Al Qaeda acquiring weapons in Libya: Algerian official

ALGIERS, (Reuters) – Al Qaeda is exploiting the  conflict in Libya to acquire weapons, including surface-to-air  missiles, and smuggle them to a stronghold in northern Mali, a  security official from neighbouring Algeria told Reuters.
The official said a convoy of eight Toyota pick-up trucks  left eastern Libya, crossed into Chad and then Niger, and from  there into northern Mali where in the past few days it delivered  a cargo of weapons.
He said the weapons included Russian-made RPG-7 anti-tank  rocket-propelled grenades, Kalashnikov heavy machine guns,  Kalashnikov rifles, explosives and ammunition.
He also said he had information that al Qaeda’s north  African wing, known as al Qaeda in the Islamic Maghreb (AQIM),  had acquired from Libya Russian-made shoulder-fired Strela  surface-to-air missiles known by the NATO designation SAM-7.
“A convoy of eight Toyotas full of weapons travelled a few  days ago through Chad and Niger and reached northern Mali,” said  the official, speaking on condition of anonymity.
“The weapons included RPG-7s, FMPK (Kalashnikov heavy  machine guns), Kalashnikovs, explosives and ammunition … and  we know that this is not the first convoy and that it is still  ongoing,” the official told Reuters.
“Several military barracks have been pillaged in this region  (eastern Libya) with their arsenals and weapons stores and the  elements of AQIM who were present could not have failed to  profit from this opportunity.”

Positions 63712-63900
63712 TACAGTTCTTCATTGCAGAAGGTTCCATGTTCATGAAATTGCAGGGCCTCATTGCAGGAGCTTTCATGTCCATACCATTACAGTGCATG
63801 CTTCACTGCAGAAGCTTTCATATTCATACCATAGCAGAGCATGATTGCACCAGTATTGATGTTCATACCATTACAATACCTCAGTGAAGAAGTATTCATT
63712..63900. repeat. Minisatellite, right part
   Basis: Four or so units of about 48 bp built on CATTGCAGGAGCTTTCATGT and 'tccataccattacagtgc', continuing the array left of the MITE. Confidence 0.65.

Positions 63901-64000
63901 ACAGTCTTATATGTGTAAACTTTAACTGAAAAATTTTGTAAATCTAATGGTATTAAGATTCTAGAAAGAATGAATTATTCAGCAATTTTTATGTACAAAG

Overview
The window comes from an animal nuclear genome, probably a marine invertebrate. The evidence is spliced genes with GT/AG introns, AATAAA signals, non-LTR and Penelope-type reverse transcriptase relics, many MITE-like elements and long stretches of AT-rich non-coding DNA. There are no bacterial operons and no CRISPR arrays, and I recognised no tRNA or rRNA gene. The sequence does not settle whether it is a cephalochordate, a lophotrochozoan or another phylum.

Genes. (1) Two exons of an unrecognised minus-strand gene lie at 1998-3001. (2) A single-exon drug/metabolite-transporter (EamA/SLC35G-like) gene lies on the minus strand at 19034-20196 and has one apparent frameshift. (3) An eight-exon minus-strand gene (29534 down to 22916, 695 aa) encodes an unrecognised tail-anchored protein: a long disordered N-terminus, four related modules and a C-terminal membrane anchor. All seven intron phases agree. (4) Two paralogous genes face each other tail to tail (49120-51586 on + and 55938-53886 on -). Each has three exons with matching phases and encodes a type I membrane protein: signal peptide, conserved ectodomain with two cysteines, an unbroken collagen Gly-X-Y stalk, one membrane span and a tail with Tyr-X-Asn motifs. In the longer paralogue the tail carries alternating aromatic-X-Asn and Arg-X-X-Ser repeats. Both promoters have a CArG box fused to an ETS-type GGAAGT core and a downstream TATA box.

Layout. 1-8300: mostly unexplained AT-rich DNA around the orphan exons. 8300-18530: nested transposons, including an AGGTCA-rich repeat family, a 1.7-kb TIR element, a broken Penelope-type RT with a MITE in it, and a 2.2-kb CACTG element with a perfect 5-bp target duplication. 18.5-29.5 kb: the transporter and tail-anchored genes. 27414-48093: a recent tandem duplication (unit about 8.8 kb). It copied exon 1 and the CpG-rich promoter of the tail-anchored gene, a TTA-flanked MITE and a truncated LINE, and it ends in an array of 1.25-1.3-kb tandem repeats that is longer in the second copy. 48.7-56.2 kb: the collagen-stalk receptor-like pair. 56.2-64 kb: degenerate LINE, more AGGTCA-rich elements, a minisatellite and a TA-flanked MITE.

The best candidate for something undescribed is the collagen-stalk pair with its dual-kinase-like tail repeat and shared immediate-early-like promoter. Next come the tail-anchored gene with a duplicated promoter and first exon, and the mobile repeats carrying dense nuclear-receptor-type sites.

“AQIM, which has maintained excellent relations with  smugglers who used to cross Libya from all directions without  the slightest difficulty, will probably give them the task of  bringing it the weapons,” said the official.
The official said that al Qaeda was exploiting disarray  among forces loyal to Libyan leader Muammar Gaddafi, and had  also infiltrated the anti-Gaddafi rebels in eastern Libya.
The rebels deny any ties to al Qaeda. U.S. Admiral James  Stavridis, NATO’s supreme allied commander for Europe, said last  week intelligence showed only “flickers” of an al Qaeda presence  in Libya, with no significant role in the Libyan uprising.
“AQIM … is taking advantage by acquiring the most  sophisticated weapons such as SAM-7s (surface-to-air missiles),  which are equivalent to Stingers,” he said, referring to a  missile system used by the U.S. military.
Algeria has been fighting a nearly two-decade insurgency by  Islamist militants who in the past few years have been operating  under the banner of al Qaeda. Algeria’s security forces also  monitor al Qaeda’s activities outside its borders.
The security official said the Western coalition which has  intervened in Libya had to confront the possibility that if  Gaddafi’s regime falls, al Qaeda could exploit the resulting  chaos to extend its influence to the Mediterranean coast.

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